I’ve always regarded February as a blah month – cold and wet and dreary. But, taking the long look I now see it differently. Consider this: February 14th is Valentines Day. February 17th is Random Acts of Kindness Day. It’s also American Heart Month as well as Black History Month. The only downer is that February includes Presidents’ Day. Recently it’s felt more like a wake than a celebration. Still, my challenge is to remain positive, look for the silver lining in the darkest cloud, and don’t resort to keeping my head in the sand.

Valentines Day was especially rewarding this year because I remembered it on my own. I was the first to initiate a congratulatory kiss and tell my wife I loved her. I know she welcomed it, but I saw fleeting skepticism in her eyes. She may have been surprised that I remembered. She made the attached card for me.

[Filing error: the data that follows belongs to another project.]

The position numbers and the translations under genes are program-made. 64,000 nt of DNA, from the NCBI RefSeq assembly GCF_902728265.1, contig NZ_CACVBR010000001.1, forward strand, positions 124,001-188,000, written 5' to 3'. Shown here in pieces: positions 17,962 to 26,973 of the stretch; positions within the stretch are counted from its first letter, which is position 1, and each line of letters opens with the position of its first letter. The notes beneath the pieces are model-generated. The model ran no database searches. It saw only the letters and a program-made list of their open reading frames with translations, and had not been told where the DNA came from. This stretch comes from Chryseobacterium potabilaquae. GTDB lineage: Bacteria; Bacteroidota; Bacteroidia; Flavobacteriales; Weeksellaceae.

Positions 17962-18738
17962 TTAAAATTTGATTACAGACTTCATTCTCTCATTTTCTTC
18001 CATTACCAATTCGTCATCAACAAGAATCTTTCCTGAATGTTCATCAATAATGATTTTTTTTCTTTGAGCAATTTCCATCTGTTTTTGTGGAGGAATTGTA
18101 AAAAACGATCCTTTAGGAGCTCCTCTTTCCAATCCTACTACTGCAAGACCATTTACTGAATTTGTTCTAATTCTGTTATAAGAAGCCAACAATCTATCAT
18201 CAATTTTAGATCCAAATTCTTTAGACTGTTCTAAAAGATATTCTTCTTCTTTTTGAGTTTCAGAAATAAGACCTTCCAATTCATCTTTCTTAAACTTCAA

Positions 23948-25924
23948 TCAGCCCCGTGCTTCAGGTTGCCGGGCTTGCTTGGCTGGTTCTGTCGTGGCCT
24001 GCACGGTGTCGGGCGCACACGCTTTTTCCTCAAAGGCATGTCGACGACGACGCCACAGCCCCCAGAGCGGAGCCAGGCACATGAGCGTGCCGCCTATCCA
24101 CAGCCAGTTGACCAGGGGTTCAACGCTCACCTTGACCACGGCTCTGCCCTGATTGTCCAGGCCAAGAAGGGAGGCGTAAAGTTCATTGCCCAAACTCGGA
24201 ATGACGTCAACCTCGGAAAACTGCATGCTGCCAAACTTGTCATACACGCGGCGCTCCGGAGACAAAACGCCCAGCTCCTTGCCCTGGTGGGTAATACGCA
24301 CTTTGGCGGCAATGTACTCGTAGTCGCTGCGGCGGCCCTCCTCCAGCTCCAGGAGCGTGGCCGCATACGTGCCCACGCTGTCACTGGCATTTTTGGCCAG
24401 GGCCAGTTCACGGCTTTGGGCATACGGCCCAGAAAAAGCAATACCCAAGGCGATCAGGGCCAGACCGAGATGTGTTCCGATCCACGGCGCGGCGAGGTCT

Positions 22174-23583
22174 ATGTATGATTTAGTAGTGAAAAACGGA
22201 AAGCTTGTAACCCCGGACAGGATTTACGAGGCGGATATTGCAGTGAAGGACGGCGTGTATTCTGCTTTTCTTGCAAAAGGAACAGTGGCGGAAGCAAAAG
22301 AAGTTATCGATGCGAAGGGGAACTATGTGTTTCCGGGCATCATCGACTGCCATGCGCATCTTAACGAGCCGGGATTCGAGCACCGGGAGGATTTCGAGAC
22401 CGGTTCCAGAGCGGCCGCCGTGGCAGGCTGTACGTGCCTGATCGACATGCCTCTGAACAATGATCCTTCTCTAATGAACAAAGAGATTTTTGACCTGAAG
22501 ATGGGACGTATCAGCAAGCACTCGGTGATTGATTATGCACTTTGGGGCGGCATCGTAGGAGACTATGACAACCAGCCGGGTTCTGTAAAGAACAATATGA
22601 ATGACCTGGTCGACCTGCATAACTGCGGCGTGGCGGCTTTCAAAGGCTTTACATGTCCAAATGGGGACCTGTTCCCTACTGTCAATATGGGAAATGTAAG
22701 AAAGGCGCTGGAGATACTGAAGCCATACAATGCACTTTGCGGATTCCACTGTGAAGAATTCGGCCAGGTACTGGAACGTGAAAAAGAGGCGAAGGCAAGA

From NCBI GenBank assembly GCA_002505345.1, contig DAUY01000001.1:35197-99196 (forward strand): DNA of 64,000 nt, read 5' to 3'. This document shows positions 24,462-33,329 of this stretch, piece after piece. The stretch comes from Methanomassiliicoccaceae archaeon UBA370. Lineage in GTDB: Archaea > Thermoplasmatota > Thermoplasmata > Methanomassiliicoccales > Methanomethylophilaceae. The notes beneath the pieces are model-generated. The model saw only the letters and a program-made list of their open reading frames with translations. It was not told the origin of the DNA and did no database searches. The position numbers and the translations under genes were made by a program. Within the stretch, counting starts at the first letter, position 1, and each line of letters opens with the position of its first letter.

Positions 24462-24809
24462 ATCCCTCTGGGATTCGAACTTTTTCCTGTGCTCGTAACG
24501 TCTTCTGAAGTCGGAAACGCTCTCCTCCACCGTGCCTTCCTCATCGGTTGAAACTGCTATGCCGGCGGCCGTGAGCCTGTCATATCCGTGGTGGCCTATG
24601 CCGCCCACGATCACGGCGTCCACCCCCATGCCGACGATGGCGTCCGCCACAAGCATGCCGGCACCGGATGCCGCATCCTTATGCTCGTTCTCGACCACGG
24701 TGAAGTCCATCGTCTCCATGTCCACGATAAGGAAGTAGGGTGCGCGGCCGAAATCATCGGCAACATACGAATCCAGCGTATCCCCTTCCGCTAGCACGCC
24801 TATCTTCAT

February 17th is Random Acts of Kindness Day. Then I was still on holiday in Puerto Rico. Like many privileged Yankees I stay at a resort where some of the heart-rending poverty remains invisible. In many ways it’s an alternative universe, and if I ever had any illusions about inequality, being on the streets of Humacao as well as on the streets of our own capitol, they are quickly dispelled.

When I first arrived, I had occasion to leave the resort to buy supplies in Humacao. At a light I was approached, one after the other, by no less that four indigent men. Each held a plastic cup in his hand.